This was the year that Jalen Camp emerged as a top receiving option for Georgia Tech, and that was obvious by the end of the first game.
In the Yellow Jackets’ 41-0 win over Alcorn State, Camp had two catches, more than he made the entirety of 2017, but it was one that didn’t count that made more waves any. In the second quarter, Camp ran a route towards the left sideline, and when he saw that quarterback TaQuon Marshall’s pass was a bit high and wide, Camp reached up and tried to get a hand on it to tip it in bounds.
It just so happened, though, that the ball stuck to his right glove, and he brought it down to his chest for a spectacular one-handed catch, all with a defender wrapped tight around him. It would have counted for around 30 yards, but Camp was called out of bounds on the play.
“I’m going to be a little biased, but I thought I was in,” he said.
Thankfully, it wasn’t Camp’s only chance of the season. His numbers have to be taken in context, given that he was playing in Tech’s passing-light spread option offense, but the South Forsyth alum made a clear leap to being one of the Yellow Jackets’ main receiving options in 2018. He had eight catches, tied for second on the team, for an average of 20.1 yards each, and now gets to play in the second bowl game of his college career, against Minnesota in the Quick Lane Bowl today.
Camp’s career at South was one of late starts. He didn’t play football in general until he was in 10th grade, and his journey to the Yellow Jackets was staggered as well. Camp was committed to play for Liberty at first, as a defensive back, but as he dominated at receiver as a senior, pulling down 47 catches for 819 yards and 15 touchdowns, the market for his talents on offense revved up.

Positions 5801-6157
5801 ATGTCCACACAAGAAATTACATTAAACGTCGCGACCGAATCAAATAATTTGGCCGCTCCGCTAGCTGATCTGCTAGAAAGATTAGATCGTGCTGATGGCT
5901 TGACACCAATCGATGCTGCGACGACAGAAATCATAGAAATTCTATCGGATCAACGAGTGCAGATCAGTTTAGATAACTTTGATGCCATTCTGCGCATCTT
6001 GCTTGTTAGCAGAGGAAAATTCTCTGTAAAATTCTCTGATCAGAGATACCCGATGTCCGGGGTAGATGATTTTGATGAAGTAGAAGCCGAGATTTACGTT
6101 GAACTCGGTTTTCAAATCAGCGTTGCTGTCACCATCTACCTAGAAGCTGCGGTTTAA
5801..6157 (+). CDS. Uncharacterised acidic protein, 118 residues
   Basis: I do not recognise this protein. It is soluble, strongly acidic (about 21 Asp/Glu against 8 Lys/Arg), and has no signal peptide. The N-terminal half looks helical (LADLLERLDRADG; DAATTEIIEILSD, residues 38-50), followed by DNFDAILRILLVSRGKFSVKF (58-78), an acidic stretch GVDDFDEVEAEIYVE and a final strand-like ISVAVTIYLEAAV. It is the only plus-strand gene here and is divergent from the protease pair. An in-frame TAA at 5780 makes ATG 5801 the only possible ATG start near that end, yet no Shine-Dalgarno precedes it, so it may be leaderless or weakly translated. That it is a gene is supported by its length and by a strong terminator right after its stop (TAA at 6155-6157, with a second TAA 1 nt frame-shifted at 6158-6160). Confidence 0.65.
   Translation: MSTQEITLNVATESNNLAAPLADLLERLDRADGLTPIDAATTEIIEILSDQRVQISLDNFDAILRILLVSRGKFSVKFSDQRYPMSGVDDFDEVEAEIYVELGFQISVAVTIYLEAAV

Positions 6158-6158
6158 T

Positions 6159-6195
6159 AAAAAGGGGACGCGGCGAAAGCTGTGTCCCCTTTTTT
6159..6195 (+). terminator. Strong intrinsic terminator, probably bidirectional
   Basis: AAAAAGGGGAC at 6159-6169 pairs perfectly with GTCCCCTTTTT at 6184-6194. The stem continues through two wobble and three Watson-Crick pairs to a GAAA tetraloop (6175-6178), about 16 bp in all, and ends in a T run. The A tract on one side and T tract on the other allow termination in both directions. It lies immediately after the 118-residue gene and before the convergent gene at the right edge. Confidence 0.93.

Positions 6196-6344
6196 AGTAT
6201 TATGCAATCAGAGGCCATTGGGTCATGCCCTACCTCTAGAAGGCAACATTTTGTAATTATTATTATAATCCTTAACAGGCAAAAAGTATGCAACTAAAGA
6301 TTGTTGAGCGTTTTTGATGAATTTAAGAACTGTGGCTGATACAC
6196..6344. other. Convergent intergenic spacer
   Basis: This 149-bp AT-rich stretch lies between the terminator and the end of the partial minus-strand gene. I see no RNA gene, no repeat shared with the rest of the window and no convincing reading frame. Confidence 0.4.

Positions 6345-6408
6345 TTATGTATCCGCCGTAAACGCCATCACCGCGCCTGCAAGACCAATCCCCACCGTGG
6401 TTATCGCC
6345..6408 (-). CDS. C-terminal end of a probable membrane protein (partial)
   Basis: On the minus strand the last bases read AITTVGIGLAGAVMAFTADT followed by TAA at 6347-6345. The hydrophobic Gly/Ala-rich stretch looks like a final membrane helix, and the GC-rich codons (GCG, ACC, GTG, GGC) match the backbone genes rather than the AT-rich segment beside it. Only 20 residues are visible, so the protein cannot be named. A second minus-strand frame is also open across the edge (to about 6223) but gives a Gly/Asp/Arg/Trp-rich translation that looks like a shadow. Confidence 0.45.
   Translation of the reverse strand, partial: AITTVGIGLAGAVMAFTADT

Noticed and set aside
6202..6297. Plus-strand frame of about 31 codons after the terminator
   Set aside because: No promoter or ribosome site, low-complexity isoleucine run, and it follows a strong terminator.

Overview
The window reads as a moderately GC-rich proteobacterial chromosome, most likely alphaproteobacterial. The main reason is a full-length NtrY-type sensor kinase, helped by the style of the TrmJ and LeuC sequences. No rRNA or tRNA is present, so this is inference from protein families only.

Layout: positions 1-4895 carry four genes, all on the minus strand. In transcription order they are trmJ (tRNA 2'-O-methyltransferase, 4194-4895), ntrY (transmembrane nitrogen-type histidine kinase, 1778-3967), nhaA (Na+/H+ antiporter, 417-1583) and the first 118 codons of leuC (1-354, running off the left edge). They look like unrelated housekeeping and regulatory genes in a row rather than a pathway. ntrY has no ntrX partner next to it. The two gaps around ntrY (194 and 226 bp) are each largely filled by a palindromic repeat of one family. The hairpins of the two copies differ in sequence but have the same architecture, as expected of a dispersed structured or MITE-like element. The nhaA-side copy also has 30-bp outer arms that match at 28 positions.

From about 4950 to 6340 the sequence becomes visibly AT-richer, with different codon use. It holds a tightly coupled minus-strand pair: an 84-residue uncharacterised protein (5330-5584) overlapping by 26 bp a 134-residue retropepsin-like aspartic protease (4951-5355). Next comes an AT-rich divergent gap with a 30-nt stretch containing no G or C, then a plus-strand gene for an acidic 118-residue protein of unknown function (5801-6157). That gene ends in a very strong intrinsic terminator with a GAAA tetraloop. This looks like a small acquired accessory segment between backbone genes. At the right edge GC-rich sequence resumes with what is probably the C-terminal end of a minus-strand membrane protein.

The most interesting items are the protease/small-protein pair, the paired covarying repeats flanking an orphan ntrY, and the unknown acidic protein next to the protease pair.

Camp flipped his intentions to Georgia Tech in December 2015, and even with the prospect of having to conform to a run-first offense, War Eagles head coach Jeff Arnette could sense that it would be a strong fit.
“Jalen’s a big, strong receiver, and that’s what (Tech head coach) Paul Johnson wanted, was big, strong receivers that could block and go make big plays in the passing game,” Arnette said.
Camp is positioned towards to the bigger end of college receivers – he’s currently listed at 6-foot-2 and 217 pounds – and his athleticism helped him get on the field early, as he appeared in 11 games as a freshman. With the loss of Ricky Jeune to graduation after the 2017 season, a space opened up for Camp to get a bigger share of Tech’s yardage.
“All you can really do in this offense is just stay ready and be a teammate and block for your teammates always,” Camps aid. “And then when the play comes your way, and your number’s called, you’ve just got to do your best and try to make a play.”
There should be significantly more opportunities for Camp do to that next year. Geoff Collins, who will become head coach when Johnson retires after the bowl game, is bringing a more pass-heavy offense with him from Temple: The Owls have 3,069 passing yards through 12 games this season, more than triple the Yellow Jackets’ total through the same number of contests.
“I’m definitely optimistic about it,” Camp said. “It’s definitely a change, but I think it’ll be a good change for the receivers. Receivers don’t really enjoy the blocking or whatever, but if it needs to be done, then that’s what they’re going to do. But at the end of the day, all the receivers just want to catch the balls and get all the glamour.”
Camp has a different, even bigger reason for excitement about 2019: His brother, former War Eagles defensive lineman Jamal, signed to play for the Yellow Jackets on Dec. 19. It could be one of the very few times that the brothers get to play on the same field, as Jamal was just a freshman while Jalen was a senior.
Apart from answering a few questions, Jalen didn’t play a huge role in his brother’s recruitment, which mostly came down to Jamal and their father. He’ll certainly be open to helping out once Jamal gets to The Flats, though.
“When he gets here, I get to show him the ropes, show him how things work,” Jalen said. “So that should be fun as well.”